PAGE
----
Publisher: Simon & Schuster
Developer: Simon & Schuster
Platform: Windows, Mac
This FMV Adventure by Simon & Schuster touts itself as an interactive movie, and that’s more or less what you get. With less than three hours of gameplay, the game works sufficiently with what it offers. Sadly, it offers very little.
The Federation is being attacked once again by the Borg in sector 001, and you, a cadet, would like to go with on the defense in order to revenge the death of your father at the hands of the Borg ten years before (depicted in the TNG episode, “Best Of Both Worlds“). Your request to join is rejected and you are ordered to flee. But the infamous “Q” appears in your quarters and offers you a chance to travel back in time to help save your father during the initial attack.
As in the television show, Q is magnificently portrayed by John De Lancie. If not for him, this game would be unplayable. He is consistently irritating and funny, and his facial expressions put Jim Carrey to shame. Also in accordance with the show, your character often fails, but through the trial and error that Q provides, you simply begin at the last point before you screwed up. There are a few times where Q won’t save you and will let your ship be destroyed, but you can save the game along the way.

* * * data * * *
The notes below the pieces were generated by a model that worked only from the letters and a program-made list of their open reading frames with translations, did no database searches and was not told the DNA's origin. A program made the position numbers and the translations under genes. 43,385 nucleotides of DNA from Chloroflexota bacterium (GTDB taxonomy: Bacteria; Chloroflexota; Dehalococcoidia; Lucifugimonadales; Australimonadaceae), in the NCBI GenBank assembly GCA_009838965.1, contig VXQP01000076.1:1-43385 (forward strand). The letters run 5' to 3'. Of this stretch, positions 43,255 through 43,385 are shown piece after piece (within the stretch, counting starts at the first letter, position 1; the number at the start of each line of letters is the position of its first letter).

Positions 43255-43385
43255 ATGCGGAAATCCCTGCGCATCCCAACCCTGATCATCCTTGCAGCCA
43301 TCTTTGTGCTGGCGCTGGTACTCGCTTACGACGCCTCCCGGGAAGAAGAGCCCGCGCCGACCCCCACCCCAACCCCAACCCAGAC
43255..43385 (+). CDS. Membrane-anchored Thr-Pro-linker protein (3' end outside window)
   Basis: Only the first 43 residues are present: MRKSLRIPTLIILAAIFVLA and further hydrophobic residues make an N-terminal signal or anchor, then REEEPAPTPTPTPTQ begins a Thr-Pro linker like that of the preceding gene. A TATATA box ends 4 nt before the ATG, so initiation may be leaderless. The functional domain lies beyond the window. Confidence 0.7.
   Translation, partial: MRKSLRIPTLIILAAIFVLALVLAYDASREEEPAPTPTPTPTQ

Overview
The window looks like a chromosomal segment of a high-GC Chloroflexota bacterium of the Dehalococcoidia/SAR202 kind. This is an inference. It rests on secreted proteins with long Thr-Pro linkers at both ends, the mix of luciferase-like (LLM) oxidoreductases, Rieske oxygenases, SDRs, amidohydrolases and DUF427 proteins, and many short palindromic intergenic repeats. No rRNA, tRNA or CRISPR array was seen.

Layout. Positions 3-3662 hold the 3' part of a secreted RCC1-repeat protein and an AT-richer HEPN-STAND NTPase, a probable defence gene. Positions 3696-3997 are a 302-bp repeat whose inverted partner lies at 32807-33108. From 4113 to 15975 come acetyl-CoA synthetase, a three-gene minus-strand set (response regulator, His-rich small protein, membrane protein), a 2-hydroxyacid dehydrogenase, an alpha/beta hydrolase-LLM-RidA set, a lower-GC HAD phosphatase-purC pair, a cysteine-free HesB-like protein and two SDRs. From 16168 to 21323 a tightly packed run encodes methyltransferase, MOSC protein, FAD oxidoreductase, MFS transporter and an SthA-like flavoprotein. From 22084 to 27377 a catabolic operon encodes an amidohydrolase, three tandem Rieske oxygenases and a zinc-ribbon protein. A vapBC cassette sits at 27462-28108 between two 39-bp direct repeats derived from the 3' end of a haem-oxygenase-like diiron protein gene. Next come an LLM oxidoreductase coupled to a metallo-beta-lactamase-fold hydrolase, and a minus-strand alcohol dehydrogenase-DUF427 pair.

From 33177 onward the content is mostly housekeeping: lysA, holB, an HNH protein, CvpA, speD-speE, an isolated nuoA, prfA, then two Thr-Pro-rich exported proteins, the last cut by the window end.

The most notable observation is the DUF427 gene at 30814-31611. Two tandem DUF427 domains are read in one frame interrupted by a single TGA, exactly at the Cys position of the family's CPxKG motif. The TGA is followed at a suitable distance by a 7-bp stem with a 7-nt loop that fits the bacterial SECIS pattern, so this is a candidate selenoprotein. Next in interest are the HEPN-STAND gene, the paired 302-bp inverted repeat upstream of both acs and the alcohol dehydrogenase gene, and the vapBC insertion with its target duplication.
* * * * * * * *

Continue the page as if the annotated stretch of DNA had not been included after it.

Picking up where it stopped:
The game consists of Q explaining situations to you (amidst mocking you), offering you advice, and allowing you to make one of three or four decisions at every crucial point. Sometimes the decision requires doing nothing, and it is often best not to take Q’s advice. You can stop the full motion video at any time to gather information with your tricorder on various people and objects, which is very poorly implemented and often confusing. Puzzles are quite simple, with only one or two that require deduction; regardless, the game helps you out continuously and you are prodded plenty to ensure that you feel like you are part of a movie rather than a game.
The story is average at best, and the production values are fine, with good cinematography and sets and sounds lifted straight from the show. But the acting (De Lancie notwithstanding) is some of the worst in FMV history. The dialogue is pretty inane in its own right, and the actors make it worse than that. Finally, the ending is lackluster, with little sense of tension or drama despite circumstances that would suggest otherwise.
Star Trek: Borg is worthy of an afternoon play to Trekkies, but certainly don’t cough up more than a few bucks for this title. Everyone else stay away.